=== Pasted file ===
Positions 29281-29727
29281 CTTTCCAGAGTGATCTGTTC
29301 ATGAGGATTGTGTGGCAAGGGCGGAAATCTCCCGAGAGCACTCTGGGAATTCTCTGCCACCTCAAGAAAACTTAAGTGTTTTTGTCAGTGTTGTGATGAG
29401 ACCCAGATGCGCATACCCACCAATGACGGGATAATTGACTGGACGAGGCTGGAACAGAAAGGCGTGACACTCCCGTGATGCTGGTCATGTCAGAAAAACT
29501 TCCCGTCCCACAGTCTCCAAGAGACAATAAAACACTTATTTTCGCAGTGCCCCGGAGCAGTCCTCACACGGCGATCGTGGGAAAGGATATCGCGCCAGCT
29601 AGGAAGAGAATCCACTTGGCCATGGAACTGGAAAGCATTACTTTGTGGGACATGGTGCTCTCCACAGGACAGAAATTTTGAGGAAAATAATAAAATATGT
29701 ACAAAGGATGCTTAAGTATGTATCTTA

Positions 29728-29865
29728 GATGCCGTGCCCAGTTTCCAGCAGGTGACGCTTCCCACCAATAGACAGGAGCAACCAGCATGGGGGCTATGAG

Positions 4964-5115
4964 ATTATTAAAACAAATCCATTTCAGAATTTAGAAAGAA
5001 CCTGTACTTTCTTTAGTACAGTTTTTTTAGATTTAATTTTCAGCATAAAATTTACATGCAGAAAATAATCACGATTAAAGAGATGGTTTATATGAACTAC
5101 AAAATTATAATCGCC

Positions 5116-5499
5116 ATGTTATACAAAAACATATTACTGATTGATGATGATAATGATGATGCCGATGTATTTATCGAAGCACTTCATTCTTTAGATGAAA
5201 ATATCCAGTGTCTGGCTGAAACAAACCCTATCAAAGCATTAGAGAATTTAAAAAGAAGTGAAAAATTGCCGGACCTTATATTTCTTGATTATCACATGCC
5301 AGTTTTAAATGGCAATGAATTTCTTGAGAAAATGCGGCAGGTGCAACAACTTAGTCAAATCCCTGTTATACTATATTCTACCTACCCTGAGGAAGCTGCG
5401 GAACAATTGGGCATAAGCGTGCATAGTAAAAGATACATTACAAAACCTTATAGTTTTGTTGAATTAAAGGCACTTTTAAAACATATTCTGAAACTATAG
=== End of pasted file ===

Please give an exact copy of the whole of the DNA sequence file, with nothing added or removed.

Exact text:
Positions 29281-29727
29281 CTTTCCAGAGTGATCTGTTC
29301 ATGAGGATTGTGTGGCAAGGGCGGAAATCTCCCGAGAGCACTCTGGGAATTCTCTGCCACCTCAAGAAAACTTAAGTGTTTTTGTCAGTGTTGTGATGAG
29401 ACCCAGATGCGCATACCCACCAATGACGGGATAATTGACTGGACGAGGCTGGAACAGAAAGGCGTGACACTCCCGTGATGCTGGTCATGTCAGAAAAACT
29501 TCCCGTCCCACAGTCTCCAAGAGACAATAAAACACTTATTTTCGCAGTGCCCCGGAGCAGTCCTCACACGGCGATCGTGGGAAAGGATATCGCGCCAGCT
29601 AGGAAGAGAATCCACTTGGCCATGGAACTGGAAAGCATTACTTTGTGGGACATGGTGCTCTCCACAGGACAGAAATTTTGAGGAAAATAATAAAATATGT
29701 ACAAAGGATGCTTAAGTATGTATCTTA

Positions 29728-29865
29728 GATGCCGTGCCCAGTTTCCAGCAGGTGACGCTTCCCACCAATAGACAGGAGCAACCAGCATGGGGGCTATGAG

Positions 4964-5115
4964 ATTATTAAAACAAATCCATTTCAGAATTTAGAAAGAA
5001 CCTGTACTTTCTTTAGTACAGTTTTTTTAGATTTAATTTTCAGCATAAAATTTACATGCAGAAAATAATCACGATTAAAGAGATGGTTTATATGAACTAC
5101 AAAATTATAATCGCC

Positions 5116-5499
5116 ATGTTATACAAAAACATATTACTGATTGATGATGATAATGATGATGCCGATGTATTTATCGAAGCACTTCATTCTTTAGATGAAA
5201 ATATCCAGTGTCTGGCTGAAACAAACCCTATCAAAGCATTAGAGAATTTAAAAAGAAGTGAAAAATTGCCGGACCTTATATTTCTTGATTATCACATGCC
5301 AGTTTTAAATGGCAATGAATTTCTTGAGAAAATGCGGCAGGTGCAACAACTTAGTCAAATCCCTGTTATACTATATTCTACCTACCCTGAGGAAGCTGCG
5401 GAACAATTGGGCATAAGCGTGCATAGTAAAAGATACATTACAAAACCTTATAGTTTTGTTGAATTAAAGGCACTTTTAAAACATATTCTGAAACTATAG